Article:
Sunday, September 28, 2008

Reading

When an author tells a story just right, the imagination takes over -- and although the eyes take in each word -- the mind visualizes the story internally and lets it flow. Have you ever had this happen? Where you became so enchanted you can't put the book down?

While understanding is important to non-fiction writing, only fiction lets the mind take this extra leap to make the author's story a personal experience. It's similar to watching a movie or seeing a play, where for a few hours, you become emotionally involved with what is happening on the screen or stage.

If this has happened to you, have you ever stopped to consider what a wonderful process this is? I'm not sure what exactly happens, but I know the imagination is a powerful force to make the author's world seem real.

Even if you don't read scifi or fantasy, it is a magical moment.

Monday, September 8, 2008

Mizging Contest

Just received an email from Miz G. telling me players couldn't find the clue or the next link. Well, it was/is here but not in the posts. For those of you who couldn't find the information you needed, just stroll down the right side a little, hint, hint. It's there. While you're here you might comment on the first book you read post or on your favorite heroine post. LOVE to here about firsts and favorites.
Good luck to all who are playing the blog train contest!

Saturday, September 6, 2008

Contemporary Time Capsules

Georgette Heyer is listed as having written the first ‘historical’ romance novel. Don’t you find that interesting? I love so many historical novels. Jane Austen’s have become classic literature, as have Charlotte Brontë’s Jane Eyre and her sister Emily’s Wuthering Heights. Classics and historical, yes, but at the time they were written, these books were contemporary romances.

As time passes, contemporary novels often act like time capsules for the generation about which they were written. I remember reading Emily Loring’s romances when in my late teens. I found it interesting they were written at the time my grandmother was a young woman and gave me a picture into her world and cultural mores and what life must have been like for her.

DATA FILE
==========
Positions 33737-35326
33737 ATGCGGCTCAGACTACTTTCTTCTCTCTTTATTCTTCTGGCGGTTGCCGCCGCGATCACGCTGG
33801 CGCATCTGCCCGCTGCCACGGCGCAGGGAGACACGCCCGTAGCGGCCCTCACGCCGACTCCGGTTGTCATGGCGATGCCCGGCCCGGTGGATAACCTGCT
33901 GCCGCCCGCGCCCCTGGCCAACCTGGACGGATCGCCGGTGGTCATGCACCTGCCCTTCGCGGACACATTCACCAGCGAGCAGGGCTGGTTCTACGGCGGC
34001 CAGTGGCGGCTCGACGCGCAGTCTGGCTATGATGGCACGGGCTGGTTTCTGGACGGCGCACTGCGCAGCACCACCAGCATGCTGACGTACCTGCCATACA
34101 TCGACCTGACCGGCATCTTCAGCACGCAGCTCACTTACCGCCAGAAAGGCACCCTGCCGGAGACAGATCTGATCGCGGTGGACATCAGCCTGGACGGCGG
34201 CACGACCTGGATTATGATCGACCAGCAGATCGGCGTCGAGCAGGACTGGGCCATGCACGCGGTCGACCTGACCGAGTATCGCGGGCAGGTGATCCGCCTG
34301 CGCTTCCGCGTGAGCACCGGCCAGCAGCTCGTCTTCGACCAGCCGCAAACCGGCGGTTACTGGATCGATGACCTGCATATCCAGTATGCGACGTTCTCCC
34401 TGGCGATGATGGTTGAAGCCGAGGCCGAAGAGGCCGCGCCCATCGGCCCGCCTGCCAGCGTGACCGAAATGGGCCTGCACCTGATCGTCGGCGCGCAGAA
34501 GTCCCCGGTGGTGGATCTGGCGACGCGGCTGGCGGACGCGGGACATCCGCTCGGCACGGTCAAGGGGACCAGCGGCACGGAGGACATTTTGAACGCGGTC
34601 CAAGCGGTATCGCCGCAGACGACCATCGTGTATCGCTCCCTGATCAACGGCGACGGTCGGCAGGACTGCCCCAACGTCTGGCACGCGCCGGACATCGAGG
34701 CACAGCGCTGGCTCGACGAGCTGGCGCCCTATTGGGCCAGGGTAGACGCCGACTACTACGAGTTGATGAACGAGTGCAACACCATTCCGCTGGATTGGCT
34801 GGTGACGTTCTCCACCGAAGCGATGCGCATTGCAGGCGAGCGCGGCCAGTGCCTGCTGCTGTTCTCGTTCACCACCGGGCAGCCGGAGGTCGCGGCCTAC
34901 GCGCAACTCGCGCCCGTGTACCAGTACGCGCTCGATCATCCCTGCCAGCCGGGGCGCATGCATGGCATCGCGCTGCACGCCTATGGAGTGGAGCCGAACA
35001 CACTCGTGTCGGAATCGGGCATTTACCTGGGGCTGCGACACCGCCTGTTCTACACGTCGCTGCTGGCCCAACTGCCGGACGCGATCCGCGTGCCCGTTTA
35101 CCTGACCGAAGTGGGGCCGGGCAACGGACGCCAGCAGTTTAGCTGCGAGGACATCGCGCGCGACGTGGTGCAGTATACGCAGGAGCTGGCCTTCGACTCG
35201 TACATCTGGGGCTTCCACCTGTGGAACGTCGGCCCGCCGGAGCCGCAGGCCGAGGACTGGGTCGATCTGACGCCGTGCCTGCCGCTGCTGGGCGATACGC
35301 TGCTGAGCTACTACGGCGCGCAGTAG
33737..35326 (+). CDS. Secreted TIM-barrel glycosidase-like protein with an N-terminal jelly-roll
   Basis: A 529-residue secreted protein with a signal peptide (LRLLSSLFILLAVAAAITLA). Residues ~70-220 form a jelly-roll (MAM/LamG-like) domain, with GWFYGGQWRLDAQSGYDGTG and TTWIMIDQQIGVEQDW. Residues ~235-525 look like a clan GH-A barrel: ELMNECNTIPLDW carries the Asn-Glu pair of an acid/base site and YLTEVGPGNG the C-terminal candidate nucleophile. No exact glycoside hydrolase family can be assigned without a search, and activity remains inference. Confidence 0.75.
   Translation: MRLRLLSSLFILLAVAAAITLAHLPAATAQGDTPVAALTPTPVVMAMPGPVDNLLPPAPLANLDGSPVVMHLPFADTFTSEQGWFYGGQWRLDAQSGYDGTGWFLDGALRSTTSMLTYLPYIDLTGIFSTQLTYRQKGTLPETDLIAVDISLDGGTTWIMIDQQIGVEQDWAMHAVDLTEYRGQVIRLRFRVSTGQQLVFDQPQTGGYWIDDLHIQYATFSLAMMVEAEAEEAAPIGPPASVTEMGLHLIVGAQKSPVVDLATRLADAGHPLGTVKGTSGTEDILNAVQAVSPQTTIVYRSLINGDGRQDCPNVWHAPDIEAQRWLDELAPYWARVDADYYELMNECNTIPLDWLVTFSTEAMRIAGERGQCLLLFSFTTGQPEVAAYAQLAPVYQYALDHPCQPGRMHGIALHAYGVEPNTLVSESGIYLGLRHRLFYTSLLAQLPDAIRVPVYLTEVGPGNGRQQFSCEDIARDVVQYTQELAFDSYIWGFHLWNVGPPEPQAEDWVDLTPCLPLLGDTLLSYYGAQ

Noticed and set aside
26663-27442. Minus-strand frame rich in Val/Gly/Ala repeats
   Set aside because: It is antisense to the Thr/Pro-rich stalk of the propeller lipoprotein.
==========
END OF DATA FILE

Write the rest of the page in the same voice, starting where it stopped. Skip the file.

If you have read some of the romances written since 1950, each decade comes alive as a special setting of its own. So when you read a contemporary romance today, think about how the setting is revealed how true it is to the world as you know. Someday in the future your granddaughter might read the same book and relate to you and the world you live in today.

Friday, September 5, 2008

Vote -- Celebrate Women's Hard Won Rights

My last post was about heroines, too. The Suffragettes were the real-life version.

My sister sent me an email today about why women vote. Not because its an inalienable right, but because a few of our predecessors worked tirelessly to make us independent by giving us a simple thing -- the right to vote.

It's important to remember that not so long ago women belonged to either their father or husband. The grandmothers and great-grandmothers of women eligible to vote today earned those rights. It took courage to bring about change, and the willingness to face the consequences. While I cannot forward the message I received, I found an on line version minus the photographs. Please go read this article about the 'Night of Terror.' Then be sure to vote in November.

Why Women CAN vote